If I were to compare Wigan Athletic to a movie it would be The Grey; there are surely parallels between supporting the Latics and a harrowing story about the will to live despite crushing odds. The Latics are about to finish their seventh consecutive year in the Premier League and have just secured an eighth with a 1-0 win over a quickly sinking Blackburn. Although they have managed to exceed the average lifespan of promoted sides, Wigan are still relative newcomers to the top of English football. They could be found in the fourth division as recently as 1996 and the past seven years represent their first ever run in the top division. Wigan’s remarkable rise, and survival, is only forgotten because of the appearance of even larger miracles denominated in billion pound notes.
The engine behind their drive to the top of the pyramid was the ownership of Dave Whelan, a local ex-footballer who made his fortune developing the JJB Sports retail store franchise.
Whelan’s capital and shrewd hires promoted Wigan three times in ten years and launched them into the Premier League. While history and spirit are subjective, Wigan are absolutely economic underdogs compared to the rest of the league. This poverty contributes to perennial doubts about their presence in the top flight and Wigan have been happy to confound those expectations every year so far.
Revenue has grown substantially since 2004-05. Promotion to the Premier League saw a bucketful of funds dumped into the coffers with 2005-06 revenues jumping to £34.8m from a paltry £4m the previous year. It was an above average year for revenue as the club achieved its highest league finish of 10th as well as fighting to a League Cup final appearance against Manchester United. 2006-07 revenues dropped as a relegation fight impacted league awards and attendances; cup bonus chances were also knocked out in early rounds. 2007-08 saw a stabilization in revenues and performance around what is arguably Wigan’s ‘natural’ level. Revenues grew slowly after that reaching a high of £50.5m in 2010-11.
Let’s look at the components of Wigan’s revenue.
League Payments. The Premier League distributes money to clubs from the collective sale of tv broadcast rights; part is distributed equally and the rest is awarded based on final league position (merit awards).
League money is Wigan’s lifeblood. It is by far the largest revenue category and has constituted an average 85% of total revenues over the past 5 years. The contribution that league monies make to total revenue has been growing each year reaching a high of 88% in the 2010-11 season.
Increases in League distributions have not only been Wigan’s only source of revenue growth, but have actually made up revenue lost in other categories. They have accounted for 151% of the growth in total revenue since promotion. League payments as a whole have grown from £20.7m in 2006-07 to £44.4m in 2010-11. Merit awards increased following an 11th place finish in 2008-09, but decreased again as the squad finished 16th in the following two seasons. The bigger contributor to distribution growth was an overall increase in the price of Premier League broadcast rights.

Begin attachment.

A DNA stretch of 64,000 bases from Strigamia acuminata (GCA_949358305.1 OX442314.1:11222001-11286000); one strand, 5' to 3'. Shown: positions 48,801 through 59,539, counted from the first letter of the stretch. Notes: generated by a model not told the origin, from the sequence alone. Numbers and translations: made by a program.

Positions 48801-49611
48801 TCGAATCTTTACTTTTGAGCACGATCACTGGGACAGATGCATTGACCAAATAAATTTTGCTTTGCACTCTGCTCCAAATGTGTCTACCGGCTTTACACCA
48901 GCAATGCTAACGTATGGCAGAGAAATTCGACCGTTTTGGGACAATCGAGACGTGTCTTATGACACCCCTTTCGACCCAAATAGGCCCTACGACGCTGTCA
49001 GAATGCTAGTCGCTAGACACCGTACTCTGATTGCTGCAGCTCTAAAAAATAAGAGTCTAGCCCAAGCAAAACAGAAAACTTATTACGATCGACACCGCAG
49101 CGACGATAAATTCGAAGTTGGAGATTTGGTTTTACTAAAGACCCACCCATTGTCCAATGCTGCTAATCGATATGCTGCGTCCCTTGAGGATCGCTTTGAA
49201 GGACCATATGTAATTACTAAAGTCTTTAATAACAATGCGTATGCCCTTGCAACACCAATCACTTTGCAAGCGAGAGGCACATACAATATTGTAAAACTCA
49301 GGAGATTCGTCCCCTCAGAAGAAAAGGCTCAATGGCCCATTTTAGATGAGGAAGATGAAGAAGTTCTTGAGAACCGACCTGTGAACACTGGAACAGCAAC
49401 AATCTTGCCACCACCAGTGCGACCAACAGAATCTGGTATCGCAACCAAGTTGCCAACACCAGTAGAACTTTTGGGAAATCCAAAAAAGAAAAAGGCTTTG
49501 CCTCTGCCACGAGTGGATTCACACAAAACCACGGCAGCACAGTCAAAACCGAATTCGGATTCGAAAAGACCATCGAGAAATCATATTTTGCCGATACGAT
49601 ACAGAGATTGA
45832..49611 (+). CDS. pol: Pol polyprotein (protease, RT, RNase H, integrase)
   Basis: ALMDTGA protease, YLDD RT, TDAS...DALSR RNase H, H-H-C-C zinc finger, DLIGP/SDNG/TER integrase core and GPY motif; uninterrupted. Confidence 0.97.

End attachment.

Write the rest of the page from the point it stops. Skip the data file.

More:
Put lightly, Wigan is wholly dependent on the money coming in from the Premier League.
Match Receipts (gates and matchday sales) are the second largest incomings category, but play a comparatively small part in total revenues. Starting from an average of 11,562 supporters per game in 2004-05 attendances spiked to 20,609 in Wigan’s promotion season. This would be the highest average attendance the club would achieve. Inconsistent progress and relegation battles sapped supporter fervor and caused a decline to 16,812 per game in 2010-11.
Declining attendances have negatively affected gate and match-day revenues (shocking!). From 2007-08 to 2010-11, average attendance fell by 11.8% (-2,234) and total revenue fell by 6.3% (-£277k). You would expect revenue and attendance to have a relatively 1%-to-1% relationship, so what explains the resilience of match revenues? The answer lies in the number of matches played:
A Premier League club plays a set number of home matches (19) per season, as such potential for match revenue growth from the league is limited to increases in seating capacity, higher ticket prices, or matchday sales. However, extra revenue can be found in cup runs. Success in cup competitions creates more home matches and progress into later rounds increases the potential rewards per match as attendances swell. Wigan has done well for itself in this category, steadily growing its cup appearances since 2006-07 when only 2 cup fixtures were played. 2008-09 saw a run to the 4th round of the Carling Cup, 2009-10 the 5th round of the FA Cup, and finally 2010-11 where good performance in the FA Cup and an appearance in the semifinal of the League Cup saw 7 cup matches played. So an 18% increase in matches played (up by 4 to 26) reduced the impact of slumping average attendances to a 6% drop in match revenues.
Commercial-Sponsorship has grown little over the past 6 years. JJB Sport was Wigan’s shirt sponsor until the end of the 2008-09 season when financial troubles at the retailer caused it to reconsider the sponsorship. 188Bet took over the sponsorship but the new deal did not noticeably increase revenues, likely because the constant threat of relegation shrank any possible premium Wigan could have commanded. The club announced a “record” sponsorship deal with 12Bet in of June 2011, its impact will be seen in next year’s accounts.